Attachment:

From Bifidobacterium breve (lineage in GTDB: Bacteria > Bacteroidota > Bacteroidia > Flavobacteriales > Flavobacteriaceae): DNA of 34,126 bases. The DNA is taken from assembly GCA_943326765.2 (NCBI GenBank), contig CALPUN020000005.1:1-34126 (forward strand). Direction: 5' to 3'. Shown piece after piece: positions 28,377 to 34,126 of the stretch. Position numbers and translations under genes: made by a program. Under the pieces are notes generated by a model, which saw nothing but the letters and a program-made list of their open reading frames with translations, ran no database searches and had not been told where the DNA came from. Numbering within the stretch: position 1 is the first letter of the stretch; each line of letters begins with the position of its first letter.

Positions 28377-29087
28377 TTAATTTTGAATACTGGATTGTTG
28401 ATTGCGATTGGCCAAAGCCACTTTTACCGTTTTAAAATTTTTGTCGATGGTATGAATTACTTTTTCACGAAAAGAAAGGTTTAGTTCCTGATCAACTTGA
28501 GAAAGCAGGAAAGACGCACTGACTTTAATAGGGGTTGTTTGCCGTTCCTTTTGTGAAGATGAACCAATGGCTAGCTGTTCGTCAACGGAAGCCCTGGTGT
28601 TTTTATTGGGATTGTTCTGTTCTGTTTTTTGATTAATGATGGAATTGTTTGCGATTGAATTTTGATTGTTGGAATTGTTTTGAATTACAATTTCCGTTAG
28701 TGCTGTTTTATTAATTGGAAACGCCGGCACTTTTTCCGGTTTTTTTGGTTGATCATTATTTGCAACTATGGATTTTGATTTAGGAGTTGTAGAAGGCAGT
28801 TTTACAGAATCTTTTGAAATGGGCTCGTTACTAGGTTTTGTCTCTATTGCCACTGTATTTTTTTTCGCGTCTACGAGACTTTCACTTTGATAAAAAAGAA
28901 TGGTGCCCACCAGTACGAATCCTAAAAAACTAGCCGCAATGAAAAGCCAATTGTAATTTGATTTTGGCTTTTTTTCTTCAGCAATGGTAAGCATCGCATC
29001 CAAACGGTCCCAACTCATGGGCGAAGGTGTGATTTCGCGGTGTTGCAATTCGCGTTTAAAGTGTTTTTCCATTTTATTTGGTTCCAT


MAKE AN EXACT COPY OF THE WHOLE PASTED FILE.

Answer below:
From Bifidobacterium breve (lineage in GTDB: Bacteria > Bacteroidota > Bacteroidia > Flavobacteriales > Flavobacteriaceae): DNA of 34,126 bases. The DNA is taken from assembly GCA_943326765.2 (NCBI GenBank), contig CALPUN020000005.1:1-34126 (forward strand). Direction: 5' to 3'. Shown piece after piece: positions 28,377 to 34,126 of the stretch. Position numbers and translations under genes: made by a program. Under the pieces are notes generated by a model, which saw nothing but the letters and a program-made list of their open reading frames with translations, ran no database searches and had not been told where the DNA came from. Numbering within the stretch: position 1 is the first letter of the stretch; each line of letters begins with the position of its first letter.

Positions 28377-29087
28377 TTAATTTTGAATACTGGATTGTTG
28401 ATTGCGATTGGCCAAAGCCACTTTTACCGTTTTAAAATTTTTGTCGATGGTATGAATTACTTTTTCACGAAAAGAAAGGTTTAGTTCCTGATCAACTTGA
28501 GAAAGCAGGAAAGACGCACTGACTTTAATAGGGGTTGTTTGCCGTTCCTTTTGTGAAGATGAACCAATGGCTAGCTGTTCGTCAACGGAAGCCCTGGTGT
28601 TTTTATTGGGATTGTTCTGTTCTGTTTTTTGATTAATGATGGAATTGTTTGCGATTGAATTTTGATTGTTGGAATTGTTTTGAATTACAATTTCCGTTAG
28701 TGCTGTTTTATTAATTGGAAACGCCGGCACTTTTTCCGGTTTTTTTGGTTGATCATTATTTGCAACTATGGATTTTGATTTAGGAGTTGTAGAAGGCAGT
28801 TTTACAGAATCTTTTGAAATGGGCTCGTTACTAGGTTTTGTCTCTATTGCCACTGTATTTTTTTTCGCGTCTACGAGACTTTCACTTTGATAAAAAAGAA
28901 TGGTGCCCACCAGTACGAATCCTAAAAAACTAGCCGCAATGAAAAGCCAATTGTAATTTGATTTTGGCTTTTTTTCTTCAGCAATGGTAAGCATCGCATC
29001 CAAACGGTCCCAACTCATGGGCGAAGGTGTGATTTCGCGGTGTTGCAATTCGCGTTTAAAGTGTTTTTCCATTTTATTTGGTTCCAT